41

I'd like to know how to get lambda reference to a field. I don't want to use a method because my field is public final. I suspect this is impossible but I don't see an obvious statement.

class A {
   public final String id;
   ...
}

Map<String, A> f(List<A> l) {
   return l.stream().collect(Collectors.toMap(A::id, Function.identity()));
}
6
  • 12
    a -> a.id. Why are you using public fields in the first place?
    – JB Nizet
    Dec 14, 2014 at 9:27
  • 8
    @JBNizet, I like public final fields in classes which are data structures. They don't implement interfaces or have deep hierarchies. Dec 14, 2014 at 9:31
  • Wy do you want a lambda reference? You can always use an instance to access public fields. Like new A().id. And I hope you have a really STRONG reason to create a public field. But since it is final, I don't think thats gonna create a problem. Dec 14, 2014 at 10:47
  • 6
    @Aditya, I want a reference because it's shorter. Dec 14, 2014 at 13:47
  • 17
    @JBNizet, OOAD is not the absolute truth. I like to apply tools where they are appropriate. Getters of immutable fields often just waste of lines and time. Dec 14, 2014 at 13:51

2 Answers 2

59

It sounds like you're hoping that Java has a corresponding feature for field references as it does for method references. But this is not the case. Method references are shorthand for a certain category of lambda expressions, but there is no corresponding syntax for fields. Field literals were explored during the JSR-335 Expert Group deliberation (there is some reference to it here http://mail.openjdk.java.net/pipermail/lambda-dev/2011-November/004235.html) but were not included in Java SE 8.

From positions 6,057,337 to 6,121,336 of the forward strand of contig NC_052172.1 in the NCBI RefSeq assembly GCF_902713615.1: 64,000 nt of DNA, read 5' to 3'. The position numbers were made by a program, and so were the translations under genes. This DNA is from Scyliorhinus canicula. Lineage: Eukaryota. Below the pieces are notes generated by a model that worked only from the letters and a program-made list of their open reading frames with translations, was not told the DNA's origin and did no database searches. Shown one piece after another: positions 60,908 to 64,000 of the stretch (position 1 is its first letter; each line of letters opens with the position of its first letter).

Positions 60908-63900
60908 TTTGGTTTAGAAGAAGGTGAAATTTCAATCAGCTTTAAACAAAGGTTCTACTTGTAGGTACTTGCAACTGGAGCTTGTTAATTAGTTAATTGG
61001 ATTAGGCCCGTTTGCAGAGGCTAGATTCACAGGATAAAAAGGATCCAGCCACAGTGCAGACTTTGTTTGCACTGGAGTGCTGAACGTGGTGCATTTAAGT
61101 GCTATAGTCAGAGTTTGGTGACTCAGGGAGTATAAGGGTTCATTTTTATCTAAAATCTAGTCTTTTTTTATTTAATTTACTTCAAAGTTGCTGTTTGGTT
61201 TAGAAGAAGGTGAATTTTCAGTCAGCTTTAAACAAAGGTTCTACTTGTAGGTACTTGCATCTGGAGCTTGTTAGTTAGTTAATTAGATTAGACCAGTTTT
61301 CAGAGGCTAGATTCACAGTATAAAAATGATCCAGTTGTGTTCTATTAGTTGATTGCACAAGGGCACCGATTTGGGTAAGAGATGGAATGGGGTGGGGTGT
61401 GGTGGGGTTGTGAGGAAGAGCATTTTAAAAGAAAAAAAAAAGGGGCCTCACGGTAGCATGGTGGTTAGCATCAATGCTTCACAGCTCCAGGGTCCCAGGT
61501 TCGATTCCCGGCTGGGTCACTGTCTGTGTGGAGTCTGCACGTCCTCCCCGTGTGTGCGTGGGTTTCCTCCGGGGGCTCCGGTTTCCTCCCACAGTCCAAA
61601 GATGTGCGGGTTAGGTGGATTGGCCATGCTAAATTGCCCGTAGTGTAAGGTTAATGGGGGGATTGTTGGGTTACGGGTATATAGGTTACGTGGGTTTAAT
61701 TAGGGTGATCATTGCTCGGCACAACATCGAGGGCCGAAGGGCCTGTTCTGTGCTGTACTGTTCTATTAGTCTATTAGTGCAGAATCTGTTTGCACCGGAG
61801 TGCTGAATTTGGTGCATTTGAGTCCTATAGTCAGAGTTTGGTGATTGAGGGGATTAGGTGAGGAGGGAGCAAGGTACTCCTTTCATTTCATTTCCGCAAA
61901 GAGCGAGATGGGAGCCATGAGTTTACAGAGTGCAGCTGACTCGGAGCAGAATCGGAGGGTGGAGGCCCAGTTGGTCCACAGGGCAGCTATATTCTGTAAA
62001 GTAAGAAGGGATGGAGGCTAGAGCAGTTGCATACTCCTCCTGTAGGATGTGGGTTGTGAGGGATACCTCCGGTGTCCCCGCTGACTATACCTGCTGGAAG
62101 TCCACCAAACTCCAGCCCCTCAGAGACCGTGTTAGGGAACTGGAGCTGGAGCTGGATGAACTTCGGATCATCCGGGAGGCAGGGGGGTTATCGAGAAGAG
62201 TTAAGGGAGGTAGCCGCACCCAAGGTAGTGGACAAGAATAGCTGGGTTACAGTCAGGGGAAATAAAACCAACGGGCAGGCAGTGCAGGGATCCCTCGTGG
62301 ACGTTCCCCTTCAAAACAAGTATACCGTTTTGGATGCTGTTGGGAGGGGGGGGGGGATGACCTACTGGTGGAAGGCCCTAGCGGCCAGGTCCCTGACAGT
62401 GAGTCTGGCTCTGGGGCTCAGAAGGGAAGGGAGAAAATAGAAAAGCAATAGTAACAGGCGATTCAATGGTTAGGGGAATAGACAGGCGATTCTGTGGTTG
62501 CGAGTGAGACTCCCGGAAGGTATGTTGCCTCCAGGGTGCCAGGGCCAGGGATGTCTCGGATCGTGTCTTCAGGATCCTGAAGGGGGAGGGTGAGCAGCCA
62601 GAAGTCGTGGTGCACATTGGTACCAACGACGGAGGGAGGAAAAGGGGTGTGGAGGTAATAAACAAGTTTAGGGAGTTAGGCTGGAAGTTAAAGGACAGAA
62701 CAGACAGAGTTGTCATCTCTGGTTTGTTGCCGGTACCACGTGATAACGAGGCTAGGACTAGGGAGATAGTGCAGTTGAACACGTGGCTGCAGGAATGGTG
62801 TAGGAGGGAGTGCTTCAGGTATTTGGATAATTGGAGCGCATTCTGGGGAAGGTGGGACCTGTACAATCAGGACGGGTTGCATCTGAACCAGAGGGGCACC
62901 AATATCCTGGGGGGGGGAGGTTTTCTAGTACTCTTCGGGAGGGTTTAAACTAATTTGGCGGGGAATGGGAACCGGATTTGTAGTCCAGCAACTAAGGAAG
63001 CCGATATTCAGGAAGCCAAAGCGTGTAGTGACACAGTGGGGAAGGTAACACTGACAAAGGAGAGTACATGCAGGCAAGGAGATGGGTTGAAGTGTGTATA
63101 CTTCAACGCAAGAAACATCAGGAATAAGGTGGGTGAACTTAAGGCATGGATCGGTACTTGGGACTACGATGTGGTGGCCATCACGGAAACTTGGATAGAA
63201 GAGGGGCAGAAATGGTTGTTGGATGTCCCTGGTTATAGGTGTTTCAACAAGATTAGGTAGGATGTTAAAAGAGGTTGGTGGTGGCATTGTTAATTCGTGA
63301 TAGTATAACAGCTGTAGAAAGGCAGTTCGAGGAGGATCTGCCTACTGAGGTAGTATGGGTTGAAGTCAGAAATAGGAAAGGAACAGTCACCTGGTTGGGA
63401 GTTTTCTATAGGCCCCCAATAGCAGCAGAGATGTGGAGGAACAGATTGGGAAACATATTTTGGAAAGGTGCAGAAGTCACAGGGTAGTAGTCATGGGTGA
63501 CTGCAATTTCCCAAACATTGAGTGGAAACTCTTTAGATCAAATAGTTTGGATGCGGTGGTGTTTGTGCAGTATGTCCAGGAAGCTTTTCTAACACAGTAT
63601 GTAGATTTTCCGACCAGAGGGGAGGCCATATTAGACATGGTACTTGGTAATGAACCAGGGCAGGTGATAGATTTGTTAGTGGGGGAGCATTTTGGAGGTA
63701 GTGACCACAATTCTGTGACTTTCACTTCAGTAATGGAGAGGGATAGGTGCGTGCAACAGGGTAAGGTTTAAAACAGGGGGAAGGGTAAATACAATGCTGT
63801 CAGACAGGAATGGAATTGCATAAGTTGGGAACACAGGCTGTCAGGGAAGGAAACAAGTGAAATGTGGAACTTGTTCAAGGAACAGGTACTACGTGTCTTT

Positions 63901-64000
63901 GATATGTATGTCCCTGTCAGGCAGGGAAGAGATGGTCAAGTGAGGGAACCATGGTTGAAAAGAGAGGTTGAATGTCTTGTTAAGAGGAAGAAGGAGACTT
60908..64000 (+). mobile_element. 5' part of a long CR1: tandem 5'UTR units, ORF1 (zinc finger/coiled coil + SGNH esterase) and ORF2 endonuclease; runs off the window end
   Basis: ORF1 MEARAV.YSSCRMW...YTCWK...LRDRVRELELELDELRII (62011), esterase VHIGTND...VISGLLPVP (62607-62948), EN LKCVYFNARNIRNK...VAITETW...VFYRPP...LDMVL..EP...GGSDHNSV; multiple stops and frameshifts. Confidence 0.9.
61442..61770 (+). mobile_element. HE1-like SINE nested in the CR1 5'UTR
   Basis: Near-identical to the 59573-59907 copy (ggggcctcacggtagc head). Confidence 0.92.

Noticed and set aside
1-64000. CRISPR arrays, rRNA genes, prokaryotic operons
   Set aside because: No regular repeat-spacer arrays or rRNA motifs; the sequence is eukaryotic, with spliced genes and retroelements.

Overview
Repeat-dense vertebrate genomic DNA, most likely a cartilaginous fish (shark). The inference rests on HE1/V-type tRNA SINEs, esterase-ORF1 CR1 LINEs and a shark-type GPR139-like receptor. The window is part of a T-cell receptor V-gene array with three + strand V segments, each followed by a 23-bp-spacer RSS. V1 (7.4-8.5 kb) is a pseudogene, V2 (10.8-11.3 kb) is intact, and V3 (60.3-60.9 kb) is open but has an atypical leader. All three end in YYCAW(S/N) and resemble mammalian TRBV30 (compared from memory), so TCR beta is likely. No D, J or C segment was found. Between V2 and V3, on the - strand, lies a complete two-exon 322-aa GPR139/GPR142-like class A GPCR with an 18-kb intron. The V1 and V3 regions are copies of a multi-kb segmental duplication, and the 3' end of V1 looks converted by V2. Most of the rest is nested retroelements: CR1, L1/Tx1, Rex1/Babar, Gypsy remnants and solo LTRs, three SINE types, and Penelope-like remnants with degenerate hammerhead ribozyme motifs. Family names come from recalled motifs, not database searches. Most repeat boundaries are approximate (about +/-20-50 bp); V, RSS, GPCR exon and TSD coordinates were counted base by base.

0
29

You can always use a lambda expression:

return l.stream().collect(Collectors.toMap(a -> a.id, Function.identity()));

I think that "method references" are called this way for a reason, and therefore apply only for methods.

4
  • 1
    Might be worth mentioning that for real life scenarios, x->x.id is shorter than ClassName::id. Only for sample code using class names consisting two chars or less it might look different.
    – Holger
    Dec 15, 2014 at 10:12
  • 4
    @Holger true, but shorter code is not always what people are looking for. If it was, we'll all be naming our classes and variables a,b,c,d,... :). Some people may prefer the method references syntax over lambda expressions.
    – Eran
    Dec 15, 2014 at 10:20
  • 2
    it’s not always what people are looking for but in this specific case the OP said himself “I want a reference because it's shorter”
    – Holger
    Dec 15, 2014 at 14:16
  • 9
    Does anyone notice that for every -> a new method is generated? We should prefer the method reference syntax when possible. It's sad there's none for fields.
    – TWiStErRob
    Nov 19, 2015 at 20:27

Your Answer

By clicking “Post Your Answer”, you agree to our terms of service and acknowledge you have read our privacy policy.

Not the answer you're looking for? Browse other questions tagged or ask your own question.